Example:  I repeatedly found myself in relationships where I sacrificed and put myself last.  Some of those men were abusive. Some were emotionally unavailable. Others were just having a good time.  I spent many years in toxic, codependent relationships.  Low self-esteem, fear of abandonment, and fear of rejection were root causes.

is unhealed trauma impacting your career
Unhealed trauma can show up in parenting, relationships and in our career
  1. Career –  Unhealed trauma can impact us in our professional endeavors.  Some examples:
    1.  being afraid to negotiate your salary
    2. not having the confidence to pivot in your career or pursue a promotion
    3. being sensitive or easily offended by criticism or being challenged
    4. feeling unseen or unheard in business environments
    5. letting your last failure limit your future success.  
  2. Health– Do you find yourself challenged to get healthy even though you know it’s imperative to do so?  Perhaps you keep starting a diet but find yourself stress eating consistently?  Or perhaps you experience full-on binge sessions and can’t figure out why.  Maybe no matter how hard you try you can’t stick to a healthy regimen. Unhealed trauma may be the culprit.
  3. Friendships – Are you one of those ‘I don’t get along with women’ women? Do you find yourself struggling within female relationships?  Perhaps you disappear and go into isolation whenever you feel disconnected?  Or maybe you shut down during conflict?  Are you distrustful?  Suspicious? Do you feel excluded if left out of an event? Are you territorial or clingy? Unhealed trauma may be showing up and impacting these relationships.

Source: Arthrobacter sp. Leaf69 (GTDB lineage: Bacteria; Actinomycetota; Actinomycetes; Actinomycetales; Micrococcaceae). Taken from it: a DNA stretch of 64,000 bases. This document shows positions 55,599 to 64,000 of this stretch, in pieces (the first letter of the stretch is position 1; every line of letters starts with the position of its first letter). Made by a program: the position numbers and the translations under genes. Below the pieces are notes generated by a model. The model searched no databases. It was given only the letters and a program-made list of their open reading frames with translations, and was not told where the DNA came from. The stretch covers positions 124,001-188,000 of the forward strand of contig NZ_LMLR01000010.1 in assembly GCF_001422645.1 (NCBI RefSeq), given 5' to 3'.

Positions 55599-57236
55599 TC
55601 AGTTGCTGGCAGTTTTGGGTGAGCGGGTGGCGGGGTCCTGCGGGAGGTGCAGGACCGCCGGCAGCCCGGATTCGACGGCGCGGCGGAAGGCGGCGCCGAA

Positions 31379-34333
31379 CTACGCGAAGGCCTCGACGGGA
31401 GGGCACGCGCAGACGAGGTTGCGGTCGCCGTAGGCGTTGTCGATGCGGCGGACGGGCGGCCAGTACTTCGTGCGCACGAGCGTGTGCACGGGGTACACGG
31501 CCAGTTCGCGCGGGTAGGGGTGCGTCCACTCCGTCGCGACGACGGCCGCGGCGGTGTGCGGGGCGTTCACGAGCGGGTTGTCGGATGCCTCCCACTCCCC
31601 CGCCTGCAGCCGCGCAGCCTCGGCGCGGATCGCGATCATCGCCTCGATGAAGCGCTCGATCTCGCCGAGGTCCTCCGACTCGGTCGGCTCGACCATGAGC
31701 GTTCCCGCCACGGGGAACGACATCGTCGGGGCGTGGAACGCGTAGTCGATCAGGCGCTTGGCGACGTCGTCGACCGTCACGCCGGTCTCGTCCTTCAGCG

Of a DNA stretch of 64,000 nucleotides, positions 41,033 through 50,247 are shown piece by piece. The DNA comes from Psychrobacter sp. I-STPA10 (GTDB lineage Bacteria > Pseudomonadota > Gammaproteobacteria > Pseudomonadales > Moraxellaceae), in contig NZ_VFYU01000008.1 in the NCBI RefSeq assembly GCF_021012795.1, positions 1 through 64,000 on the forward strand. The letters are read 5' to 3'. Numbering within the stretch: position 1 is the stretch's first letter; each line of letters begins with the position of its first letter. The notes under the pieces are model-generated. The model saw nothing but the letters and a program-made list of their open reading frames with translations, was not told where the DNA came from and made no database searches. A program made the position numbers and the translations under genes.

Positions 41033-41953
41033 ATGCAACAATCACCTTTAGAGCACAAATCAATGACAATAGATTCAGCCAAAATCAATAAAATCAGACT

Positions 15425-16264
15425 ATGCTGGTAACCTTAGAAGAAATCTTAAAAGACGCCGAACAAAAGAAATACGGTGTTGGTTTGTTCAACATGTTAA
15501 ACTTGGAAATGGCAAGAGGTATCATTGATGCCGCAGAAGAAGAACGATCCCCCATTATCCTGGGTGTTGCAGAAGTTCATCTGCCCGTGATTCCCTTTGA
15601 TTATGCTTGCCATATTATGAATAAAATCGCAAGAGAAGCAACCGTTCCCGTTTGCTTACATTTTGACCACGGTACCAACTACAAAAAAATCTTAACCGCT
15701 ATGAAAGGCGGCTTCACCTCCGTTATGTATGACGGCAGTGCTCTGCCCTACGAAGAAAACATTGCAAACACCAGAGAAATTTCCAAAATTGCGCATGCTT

When we are infected by unhealed trauma, it shows up in many areas of our lives. It quietly spreads,  like cancer.  Disrupting. Dislodging. Displacing. Diminishing. It has the potential to kill our relationships, joy, peace, or our opportunities. It causes unwarranted chaos and confusion.  We can go through life feeling like the victim when all along the power to change was within us.

One of my mentors says that the world is being run by a bunch of adult 7-year-olds with unhealed trauma dictating how they see, experience, and respond to the world.  If you really think about it, there’s much truth in that statement.  In some areas of our lives, we are as young as our oldest unhealed trauma.  After years of deep inner work, I realize how much of my life was being guided by the little unsettled girl inside. She spent her early years watching cancer kill her mother, brothers who were in and out of prison, and an emotionally unavailable truck driver as her father.